The color system is not perfect. This may be hard for some clients to understand, but there are technical limitations that curtail what any designer can do.

Printing Is Not a Science; It Is an Art.
Here are color designations of four-color printing:

Pantone (PMS)
Pantone is a corporation that created a proprietary Pantone Matching System (PMS) color space. This is a color matching system that designates the formulas for mixing inks to match swatches or color chips; it allows for uniformity when discussing and producing color. Pantone colors are printed as spot colors, made of pigment, which means the color is printed as a pure laydown of ink by the printer; this is most efficient in controlling color.

CMYK (Cyan, Magenta, Yellow, and Black) or Process Colors

Subtractive color works on the basis of reflected light; the way a particular pigment reflects different wavelengths of light determines its apparent color to the human eye.

As with additive color, there are three primary subtractive colors: Cyan, Magenta, and Yellow (CMY). In subtractive color, white is the absence of color, while black is the combination of all colors.

It's an imperfect system. Available pigments don't fully absorb light (preventing reflected color wavelengths), so we have to add a fourth pigment to compensate for this limitation. This is essentially black. Without this additional pigment, the closest to black we'd be able to render in print would be a muddy brown.

CMYK is a color process for print; cyan, magenta, yellow, and black are the inks used as the basis for printing a wide variety of colors. These four transparent colors, rendered as tint dots, overlap one another to create the images you see in magazines and newspapers. Most printing is done this way; color copiers use CMYK, as well. By using a "mixed" color, CMYK creates a less exact color match than using a PMS spot color.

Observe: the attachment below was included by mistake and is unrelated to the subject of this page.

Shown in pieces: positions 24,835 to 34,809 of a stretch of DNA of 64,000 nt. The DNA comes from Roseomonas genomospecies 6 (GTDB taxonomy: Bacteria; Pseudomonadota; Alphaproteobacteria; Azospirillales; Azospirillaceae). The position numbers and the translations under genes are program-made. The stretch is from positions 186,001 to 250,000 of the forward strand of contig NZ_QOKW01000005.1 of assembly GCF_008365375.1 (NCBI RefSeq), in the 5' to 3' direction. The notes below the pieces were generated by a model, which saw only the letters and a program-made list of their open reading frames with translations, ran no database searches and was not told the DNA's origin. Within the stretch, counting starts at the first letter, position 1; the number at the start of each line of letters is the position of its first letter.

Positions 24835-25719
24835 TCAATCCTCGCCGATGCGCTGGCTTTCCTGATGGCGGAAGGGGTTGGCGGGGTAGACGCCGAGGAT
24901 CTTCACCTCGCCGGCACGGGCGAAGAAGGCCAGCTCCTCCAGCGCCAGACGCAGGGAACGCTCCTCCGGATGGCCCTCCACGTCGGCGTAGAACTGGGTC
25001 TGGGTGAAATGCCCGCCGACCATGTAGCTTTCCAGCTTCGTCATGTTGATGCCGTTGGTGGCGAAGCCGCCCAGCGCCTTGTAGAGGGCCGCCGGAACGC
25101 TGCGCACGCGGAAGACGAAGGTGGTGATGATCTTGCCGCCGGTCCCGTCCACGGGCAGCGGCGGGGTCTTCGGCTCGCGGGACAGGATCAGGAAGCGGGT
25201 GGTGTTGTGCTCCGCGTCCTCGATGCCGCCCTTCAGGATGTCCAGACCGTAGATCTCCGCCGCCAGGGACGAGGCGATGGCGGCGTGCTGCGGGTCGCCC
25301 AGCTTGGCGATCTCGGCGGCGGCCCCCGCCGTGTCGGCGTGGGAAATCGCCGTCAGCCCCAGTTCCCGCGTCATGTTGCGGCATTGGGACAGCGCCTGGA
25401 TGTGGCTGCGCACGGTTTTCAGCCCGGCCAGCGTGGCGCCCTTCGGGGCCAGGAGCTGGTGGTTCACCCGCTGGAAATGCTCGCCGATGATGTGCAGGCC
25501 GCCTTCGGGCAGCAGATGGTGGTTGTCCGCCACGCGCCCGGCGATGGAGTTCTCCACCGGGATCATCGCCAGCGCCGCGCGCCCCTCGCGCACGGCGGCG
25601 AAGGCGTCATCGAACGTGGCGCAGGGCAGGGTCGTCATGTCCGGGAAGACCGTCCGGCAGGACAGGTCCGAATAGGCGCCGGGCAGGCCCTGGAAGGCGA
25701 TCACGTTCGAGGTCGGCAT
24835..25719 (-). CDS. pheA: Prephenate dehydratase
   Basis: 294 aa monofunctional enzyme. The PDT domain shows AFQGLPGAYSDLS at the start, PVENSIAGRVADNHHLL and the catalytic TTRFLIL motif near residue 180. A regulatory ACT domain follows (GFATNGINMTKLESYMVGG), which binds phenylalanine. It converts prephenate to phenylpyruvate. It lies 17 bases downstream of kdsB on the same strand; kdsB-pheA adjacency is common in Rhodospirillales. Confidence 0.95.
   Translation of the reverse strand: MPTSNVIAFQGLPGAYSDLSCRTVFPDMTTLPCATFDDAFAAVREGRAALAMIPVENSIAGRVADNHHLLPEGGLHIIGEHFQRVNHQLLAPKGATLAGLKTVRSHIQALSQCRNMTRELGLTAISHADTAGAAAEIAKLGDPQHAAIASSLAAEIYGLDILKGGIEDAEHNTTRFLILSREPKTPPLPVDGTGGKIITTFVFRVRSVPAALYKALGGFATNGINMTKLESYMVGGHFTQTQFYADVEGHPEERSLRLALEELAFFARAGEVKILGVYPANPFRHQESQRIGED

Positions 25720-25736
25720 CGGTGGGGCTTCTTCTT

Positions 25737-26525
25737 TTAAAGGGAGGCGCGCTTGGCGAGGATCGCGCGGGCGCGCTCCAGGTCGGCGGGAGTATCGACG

While CMYK seems a pretty straightforward concept, things can quickly get complicated for branding campaigns that extend across print and online. Exactly matching CMYK color to PMS can prove impossible; Pantone produces a book that shows the bridge between actual PMS color and the equivalent made out of process colors. Some colors (such as orange, for example) can lose vibrancy. Every brand across the board faces this challenge. That being said, there are acceptable and necessary accommodations to handle color variations.

Brand Integration and Style
Brand integration means your logos, typefaces, text, and design end up displayed in multiple formats, from paper to smartphone screens. That makes an understanding of RGB, Pantone, and CMYK one of the most important parts of the creative process; if there's obvious inconsistency in color between those platforms, it could tarnish your whole campaign.

As mentioned above, developing "Brand Guidelines" at the outset of the project that establish a framework for the use of brand color in CMYK, RGB, and Pantone is vital; the designer should create separate formulas for uncoated and coated paper for color matching. While it's a lot of work to build color consistency into a brand, the results are well worth it, especially if a company wants to extend its presence into new mediums and markets.

Visual Perception is relative to context
A little over fifty years ago, Josef Albers used his famous book Interaction of Color to demonstrate, via optical illusions and visual exercises, how human beings perceived the world around them. He demonstrated how the same color is viewed differently based on the context of where it is seen. He was convinced that most human beings looked without really seeing, and he wanted to open their eyes. Keep Albers in mind when recognizing how print and the Web are different visual environments. The right colors, applied in a most judicious fashion, can help a viewer see, feel, identify and remember your brand.

Janet Odgis is the President and Creative Director of Odgis + Co, an award-winning certified woman-owned design firm based in New York City. For 30 years she has worked with some of the world's most prestigious corporations reinventing ways to define and express their brand. We Make Business Beautiful.